Bed Bath goes beyond with 4Q profit surge
April 10, 2001,
UNION, NJ — Blasting past Wall Street estimates and rushing to the head of the class in a dismal holiday season for most of American retailing, big-box pioneer Bed Bath & Beyond drove fourth-quarter profits up a palmy 33 percent, with sales climbing almost as fast.
Clearly dazzled by the better-than-expected performance, Wall Street rewarded the stock, sending it up by more than 8 percent in value in unusually heavy midday trading on the New York Stock Exchange last Thursday, hours after the news came out on the wire. Bed Bath & Beyond stock advanced by 8.4 percent, climbing by $2.06 to $26.69 per share.
Impressively, the retailer earned almost 9 cents in profit on every dollar of sales, generating a return on sales — profits measured as a percentage of sales — of 8.6 percent, managing to improve upon last year's 8.5 percent.
Measured against Wall Street's crucial yardstick, earnings came in at 22 cents per share, sailing past the 20 to 21 cents forecast by analysts canvassed by Thomason Financial/First Call.
Sales in the all-important Christmas quarter ended March 3 shot up by almost a third, rising by 31.1 percent, to $746.1 million from $569.0 million last year, fueled mostly by the chain's continued rapid expansion. Just as impressive, same-store sales advanced by 4.9 percent, after increasing by 9.6 percent in the year-ago period.
Cheered by the stronger than expected performance, Bank of America Securities stepped up the retailer's rating to a "buy" from a "market perform." In a morning research note, Bank of America took note of the retailer's "exceptionally strong quarter," with "comps up 4.9 percent against 9.6 percent last year, arguably the strongest in all of retail."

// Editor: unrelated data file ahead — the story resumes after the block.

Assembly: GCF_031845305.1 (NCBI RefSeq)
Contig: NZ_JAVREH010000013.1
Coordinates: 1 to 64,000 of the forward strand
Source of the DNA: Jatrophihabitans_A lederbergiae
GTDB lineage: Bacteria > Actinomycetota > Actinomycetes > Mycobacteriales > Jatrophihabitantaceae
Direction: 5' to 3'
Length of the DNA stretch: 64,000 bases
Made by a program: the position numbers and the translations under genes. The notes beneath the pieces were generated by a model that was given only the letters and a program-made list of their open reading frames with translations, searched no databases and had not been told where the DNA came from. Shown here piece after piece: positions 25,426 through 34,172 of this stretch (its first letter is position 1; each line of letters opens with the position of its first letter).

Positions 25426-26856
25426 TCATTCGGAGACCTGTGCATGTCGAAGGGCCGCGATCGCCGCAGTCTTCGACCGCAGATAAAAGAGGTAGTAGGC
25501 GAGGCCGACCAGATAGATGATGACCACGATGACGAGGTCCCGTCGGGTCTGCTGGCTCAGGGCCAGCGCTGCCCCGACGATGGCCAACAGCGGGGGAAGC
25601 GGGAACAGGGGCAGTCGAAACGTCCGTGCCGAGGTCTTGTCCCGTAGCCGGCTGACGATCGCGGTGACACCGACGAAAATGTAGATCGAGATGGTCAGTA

With margins holding relatively steady and costs down modestly, the retailer pushed its operating profits up by 29.8 percent, to $209.9 million from $161.1 million last year. Average gross margin came in at 41.8 percent, down slightly from 41.9 percent the prior year. Leveraging the stronger sales, costs declined by 20 basis points, to 28.1 percent of sales from 28.3 percent the previous year.
And doing better with its investments than most Americans these days, the company increased its interest income by 61.2 percent, to $3.5 million from $2.2 million a year ago. The retailer still owes no money, and instead of paying interest on debt actually makes money by investing some of its cash. The company's already strong cash position increased by 66.2 percent, to $239.3 million from $144.0 million a year ago.
.Keeping a tight rein on its stockpiles, the retailer grew its stockpiles at a slower pace than sales, with inventories up by 29.0 percent, to $606.7 million, compared with the 31.1 percent increase in total sales.
For all of last year, Bed Bath & Beyond pushed earnings up by 31.0 percent, to $171.9 million from $131.2 million last year. Sales increased by 29.0 percent, to $2.4 billion from $1.9 billion, as same-store sales moved up by 5.0 percent, on top of 9.2 percent the prior year.
Gearing up to drive sales still higher during the company's 30th anniversary year, Len Feinstein, co-chairman and co-ceo, said the retailer plans to open about 80 new stores in 2001, up from the 70 stores and 2.4 million square feet opened this year. And placing a cheerful shot across the bows of the competition, Feinstein observed, "We continue to widen the performance gap between ourselves and our nearest competition."
Indeed, Bed Bath's profits soared up by 32.9 percent during the holiday quarter, compared to the strong 20.3 percent increase at rival Linens 'N Things. Sales improved by 31.1 percent vs. the 19.6 percent gain at Linens. A same-store sales gain of 4.9 percent was twice as strong as the 2.4 percent increase recorded at Linens 'N Things.
For all of last year, Bed Bath & Beyond profits climbed by 31 percent, compared with the robust 24.8 percent gain at Linens 'N Things. And Bed Bath's sales advanced by 29.0 percent vs. a 20.9 percent gain at Linens. Same-store sales at Bed Bath & Beyond rose by 5.0 percent vs. a 3.7 percent increase at Linens.
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